by Dave Scott
Optimum setup rules-of-thumb for the way you fly
Note: The following information might upset a career
aerodynamicist, because it does not include explanations of mean
aerodynamic center, decalage, neutral point, etc. when describing
optimum CG location and wing incidence.
The objective of this article is not to teach in-depth
aerodynamics, but to condense flight dynamics into simple, foolproof
rules of thumb that the average pilot can wrap his or her head
around and thereby achieve an optimized airplane setup that
ensures the greatest opportunity for success.
For those who wish to study in more detail the formulas that are
the stock and trade of professional aerodynamicists, there are plenty
of sites online, such as Wikipedia. See the link in “Sources.”
There is probably no other subject with more varied opinions than how to best set up an airplane. Yet, if you could rank all of the different setup methodologies
based on the results obtained within four or five days, you
would quickly discover that certain setups promote faster
rates of learning and better results than others.
This article features the setup rules of thumb that have
proven to produce the best overall results in the shortest
amount of time during 1st U.S. R/C Flight School’s solo and
RC pilots are regularly trying new setups that promise to
improve their flying, but if they could objectively evaluate
their performances, they would realize that in some cases
they actually flew better before the new setup. However,
instead of returning to what worked best, they hope to
overcome the new challenges with more practice.
The tricky part of airplane setup is knowing what really
helps, what sounds good in theory but isn’t, and what may
be applicable to some forms of extreme flying, but would be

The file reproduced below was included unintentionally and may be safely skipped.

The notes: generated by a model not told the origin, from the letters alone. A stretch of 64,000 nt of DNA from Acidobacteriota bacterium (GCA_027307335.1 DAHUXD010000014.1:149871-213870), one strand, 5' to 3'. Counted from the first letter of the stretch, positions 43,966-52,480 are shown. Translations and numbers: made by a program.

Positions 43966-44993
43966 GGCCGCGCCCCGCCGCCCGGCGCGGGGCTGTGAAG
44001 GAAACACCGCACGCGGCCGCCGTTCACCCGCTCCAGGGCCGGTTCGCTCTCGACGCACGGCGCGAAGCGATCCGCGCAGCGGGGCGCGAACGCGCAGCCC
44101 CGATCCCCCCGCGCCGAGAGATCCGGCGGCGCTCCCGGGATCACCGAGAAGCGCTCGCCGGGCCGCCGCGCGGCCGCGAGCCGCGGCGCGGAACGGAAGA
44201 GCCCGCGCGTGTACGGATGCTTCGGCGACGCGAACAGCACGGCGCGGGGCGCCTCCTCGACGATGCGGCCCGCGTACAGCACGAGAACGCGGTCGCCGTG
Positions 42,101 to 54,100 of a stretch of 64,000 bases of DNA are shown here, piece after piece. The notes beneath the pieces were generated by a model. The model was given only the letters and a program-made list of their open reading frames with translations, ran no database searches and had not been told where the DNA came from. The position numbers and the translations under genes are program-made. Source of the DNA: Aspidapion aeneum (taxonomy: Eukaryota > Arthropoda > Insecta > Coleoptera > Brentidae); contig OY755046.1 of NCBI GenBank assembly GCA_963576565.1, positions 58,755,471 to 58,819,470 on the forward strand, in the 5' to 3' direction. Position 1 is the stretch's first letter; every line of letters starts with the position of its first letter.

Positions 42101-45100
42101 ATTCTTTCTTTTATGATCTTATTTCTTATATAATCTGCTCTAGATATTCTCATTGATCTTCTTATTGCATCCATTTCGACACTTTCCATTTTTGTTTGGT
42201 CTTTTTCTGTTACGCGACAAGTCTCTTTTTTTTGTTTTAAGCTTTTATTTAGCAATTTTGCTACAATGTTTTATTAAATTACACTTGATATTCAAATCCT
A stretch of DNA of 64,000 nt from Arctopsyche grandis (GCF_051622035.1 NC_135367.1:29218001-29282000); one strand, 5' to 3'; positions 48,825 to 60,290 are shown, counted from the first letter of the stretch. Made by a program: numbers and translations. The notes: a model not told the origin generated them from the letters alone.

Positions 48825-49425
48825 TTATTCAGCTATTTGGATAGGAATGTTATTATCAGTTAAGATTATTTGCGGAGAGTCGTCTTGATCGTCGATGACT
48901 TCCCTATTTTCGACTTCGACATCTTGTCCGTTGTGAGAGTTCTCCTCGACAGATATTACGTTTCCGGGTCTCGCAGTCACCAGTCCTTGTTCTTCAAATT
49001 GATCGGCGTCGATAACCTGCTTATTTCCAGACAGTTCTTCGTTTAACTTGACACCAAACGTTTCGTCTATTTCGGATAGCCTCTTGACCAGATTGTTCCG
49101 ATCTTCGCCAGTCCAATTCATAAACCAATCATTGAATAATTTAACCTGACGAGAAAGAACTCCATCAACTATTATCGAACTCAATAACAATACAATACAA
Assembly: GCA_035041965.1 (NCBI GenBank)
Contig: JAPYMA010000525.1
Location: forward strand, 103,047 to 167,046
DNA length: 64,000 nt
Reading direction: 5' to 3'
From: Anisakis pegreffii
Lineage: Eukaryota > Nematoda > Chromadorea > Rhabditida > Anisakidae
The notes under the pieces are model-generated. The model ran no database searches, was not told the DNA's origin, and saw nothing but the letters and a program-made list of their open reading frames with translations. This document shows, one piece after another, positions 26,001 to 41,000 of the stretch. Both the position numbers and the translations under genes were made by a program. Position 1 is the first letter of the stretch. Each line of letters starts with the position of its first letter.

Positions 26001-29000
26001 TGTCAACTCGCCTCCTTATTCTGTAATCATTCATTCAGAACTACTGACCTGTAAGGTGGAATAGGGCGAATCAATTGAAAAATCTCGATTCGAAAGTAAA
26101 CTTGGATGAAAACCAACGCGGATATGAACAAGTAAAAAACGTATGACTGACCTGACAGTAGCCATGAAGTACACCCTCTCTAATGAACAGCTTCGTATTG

detrimental to most or all of your flying.
Where you chose to balance your model will have a huge
impact on how it handles in the air and how well you fly it.
When an airplane pitches up or down, it pivots around a
point on or near the wing’s thickest point (Figure 1). When
CG in-line with pitch axis = “Neutral”
CG (Aft of pitch axis)
the CG is located
at this pivot point,
the airplane tends
to be “neutral,”
or prone to doing
only what you tell
it to do.
When the CG
is aft of the pivot
will tend to be
to shooting an
arrow backward, a
would be inclined
to swap ends in
flight if it were not
for the tail and the
at the extreme
ends of the flight
envelope, but as a consequence the airplane requires much
more effort to fly the rest of the time, especially at slower
speeds when the tail forces are less firm. A nose-heavy
airplane tends to be less stable and less maneuverable, and
will behave differently depending on the speed.
A neutral CG location at the wing’s thickest point provides
the best overall handling without restricting maneuverability.
Wing’s thickest point
As a rule, airplanes in flight pivot around a point on or near the
wing’s thickest point.
When the CG is neither forward nor aft of the wing’s thickest
point, the airplane neither resists nor exaggerates what it is
told to do and behaves basically the same at any speed.
When the CG is aft of the
wing’s thickest point, the
airplane will be unstable at
all speeds and require more
effort to fly.
Setting up your airplane with engine right- and downthrust
will cause it to fly more true.
As the propeller turns, it produces a spiraling slipstream or
AUGUST 2013 www.ModelAviation.com